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Friday, May 15, 2015

The Therapeutic Value of Suffering

 


The most beautiful people we have known are those who have known defeat, known suffering, known struggle, known loss, and have found their way out of those depths. — Elisabeth Kübler-Ross, M.D.



Jesus-suffering-Org-Arty


Dear Friends, prayer and financial partners,  
 
I met a monk once who wore a drab, prickly old gunny sack robe. When I asked why, I was told that he wanted to offer his suffering up on behalf of the Body of Christ, and that he was simply taking his cue from Paul who wrote—
“Now I rejoice in what I am suffering for you, and I fill up in my flesh what is still lacking in regard to Christ's afflictions, for the sake of his body, which is the church.”
 
Obviously, he was miserable. Yet, somehow he had convinced himself that his self-inflicted misery for the sake of Church, the Body of Christ was to fill up what was lacking in regards Christ’s afflictions.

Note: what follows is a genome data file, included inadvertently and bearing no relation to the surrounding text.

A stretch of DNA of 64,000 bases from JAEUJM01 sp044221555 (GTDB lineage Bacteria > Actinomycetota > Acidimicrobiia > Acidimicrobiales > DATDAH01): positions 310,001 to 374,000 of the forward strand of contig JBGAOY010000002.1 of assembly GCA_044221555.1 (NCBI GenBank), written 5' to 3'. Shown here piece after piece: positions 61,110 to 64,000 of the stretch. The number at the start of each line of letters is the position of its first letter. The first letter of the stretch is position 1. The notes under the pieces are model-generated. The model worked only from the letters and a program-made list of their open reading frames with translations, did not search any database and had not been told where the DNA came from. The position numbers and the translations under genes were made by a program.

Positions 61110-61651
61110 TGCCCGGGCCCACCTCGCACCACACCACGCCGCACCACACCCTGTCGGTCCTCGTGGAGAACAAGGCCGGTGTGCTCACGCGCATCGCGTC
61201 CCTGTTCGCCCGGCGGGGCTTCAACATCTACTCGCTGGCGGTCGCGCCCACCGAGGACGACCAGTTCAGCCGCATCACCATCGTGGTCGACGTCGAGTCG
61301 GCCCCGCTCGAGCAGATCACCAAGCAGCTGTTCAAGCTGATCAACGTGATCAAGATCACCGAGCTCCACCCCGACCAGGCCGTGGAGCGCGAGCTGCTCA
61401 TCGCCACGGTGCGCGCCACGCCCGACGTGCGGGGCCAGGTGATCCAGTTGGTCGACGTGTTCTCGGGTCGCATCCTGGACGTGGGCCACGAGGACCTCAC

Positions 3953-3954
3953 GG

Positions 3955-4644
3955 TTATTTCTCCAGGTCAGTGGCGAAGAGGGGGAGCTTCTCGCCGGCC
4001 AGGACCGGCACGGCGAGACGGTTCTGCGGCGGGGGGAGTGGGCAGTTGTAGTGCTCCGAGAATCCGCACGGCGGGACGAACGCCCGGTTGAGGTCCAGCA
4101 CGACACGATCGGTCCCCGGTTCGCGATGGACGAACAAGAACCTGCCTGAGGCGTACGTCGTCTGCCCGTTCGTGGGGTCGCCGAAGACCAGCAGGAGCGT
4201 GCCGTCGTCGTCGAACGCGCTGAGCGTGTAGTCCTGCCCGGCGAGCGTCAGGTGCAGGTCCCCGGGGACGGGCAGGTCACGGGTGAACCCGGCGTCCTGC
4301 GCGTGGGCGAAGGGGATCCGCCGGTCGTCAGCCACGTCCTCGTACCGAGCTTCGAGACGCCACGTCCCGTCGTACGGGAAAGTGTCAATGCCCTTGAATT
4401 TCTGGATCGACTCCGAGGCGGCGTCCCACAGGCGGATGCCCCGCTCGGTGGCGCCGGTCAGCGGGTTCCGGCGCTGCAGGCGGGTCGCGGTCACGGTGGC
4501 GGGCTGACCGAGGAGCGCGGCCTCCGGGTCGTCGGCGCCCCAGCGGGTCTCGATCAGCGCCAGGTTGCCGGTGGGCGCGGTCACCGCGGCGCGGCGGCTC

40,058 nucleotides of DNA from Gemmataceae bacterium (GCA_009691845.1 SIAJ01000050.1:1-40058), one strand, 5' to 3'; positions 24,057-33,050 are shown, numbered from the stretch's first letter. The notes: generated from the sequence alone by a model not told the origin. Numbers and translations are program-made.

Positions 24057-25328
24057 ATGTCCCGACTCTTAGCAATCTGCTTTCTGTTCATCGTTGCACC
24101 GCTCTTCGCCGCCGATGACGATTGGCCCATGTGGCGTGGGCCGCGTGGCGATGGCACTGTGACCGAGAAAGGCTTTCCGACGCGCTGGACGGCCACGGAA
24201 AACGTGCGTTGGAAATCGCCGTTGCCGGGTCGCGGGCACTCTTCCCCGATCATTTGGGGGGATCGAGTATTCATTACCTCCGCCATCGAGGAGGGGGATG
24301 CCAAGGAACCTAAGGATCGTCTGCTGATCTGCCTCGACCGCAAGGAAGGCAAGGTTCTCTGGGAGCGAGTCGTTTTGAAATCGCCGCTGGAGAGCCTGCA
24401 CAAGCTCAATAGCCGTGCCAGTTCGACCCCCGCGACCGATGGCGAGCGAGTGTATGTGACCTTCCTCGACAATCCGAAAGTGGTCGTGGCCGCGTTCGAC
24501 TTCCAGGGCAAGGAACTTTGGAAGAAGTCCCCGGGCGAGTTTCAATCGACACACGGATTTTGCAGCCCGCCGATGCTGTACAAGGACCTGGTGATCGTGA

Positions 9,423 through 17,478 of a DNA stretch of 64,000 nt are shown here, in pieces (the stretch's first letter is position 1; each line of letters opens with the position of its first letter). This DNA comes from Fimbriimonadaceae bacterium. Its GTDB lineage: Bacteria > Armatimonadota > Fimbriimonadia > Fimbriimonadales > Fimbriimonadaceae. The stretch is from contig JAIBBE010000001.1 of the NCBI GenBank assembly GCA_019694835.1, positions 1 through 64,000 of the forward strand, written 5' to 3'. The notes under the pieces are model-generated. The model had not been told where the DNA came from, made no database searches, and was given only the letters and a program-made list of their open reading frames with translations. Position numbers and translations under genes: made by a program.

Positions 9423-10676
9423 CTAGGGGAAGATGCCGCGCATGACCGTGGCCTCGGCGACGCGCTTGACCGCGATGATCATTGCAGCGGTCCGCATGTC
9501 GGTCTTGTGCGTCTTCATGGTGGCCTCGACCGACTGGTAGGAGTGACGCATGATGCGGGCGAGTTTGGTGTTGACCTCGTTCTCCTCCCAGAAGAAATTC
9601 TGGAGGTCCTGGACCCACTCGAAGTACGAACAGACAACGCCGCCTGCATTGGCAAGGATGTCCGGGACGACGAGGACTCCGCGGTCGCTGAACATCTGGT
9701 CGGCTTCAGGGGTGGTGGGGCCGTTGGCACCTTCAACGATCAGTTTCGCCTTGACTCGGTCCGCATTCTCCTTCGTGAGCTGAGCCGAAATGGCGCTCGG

He and others of like cloth insisted that a sure path to personal holiness was to “offer up their suffering to God for the sake of others in the Body of Christ.”
 
Now, does this make sense to you that a self-inflicted wound would somehow benefit the Body of Christ—that is, the Church? I surely hope not; but sad to say, there are millions of poor innocent, well-meaning religious devotees who feel otherwise. Paul, they say, “buffeted or beat up his body (1 Corinthians 9:27)” in order to stay fit for the Kingdom, and so must we. What an amazing theology, I thought. The Bible, however, says that Christ—
“… was wounded for our transgressions, [further] he was bruised for our iniquities and the chastisement of our peace was upon him; and with his stripes we are healed. (Isaiah 53:5).”
 
Surely, that is enough, I believe.
 
Let me, however, be quick to offer the caveat that one man’s weirdness is, however, no excuse to reject all suffering as meaningless.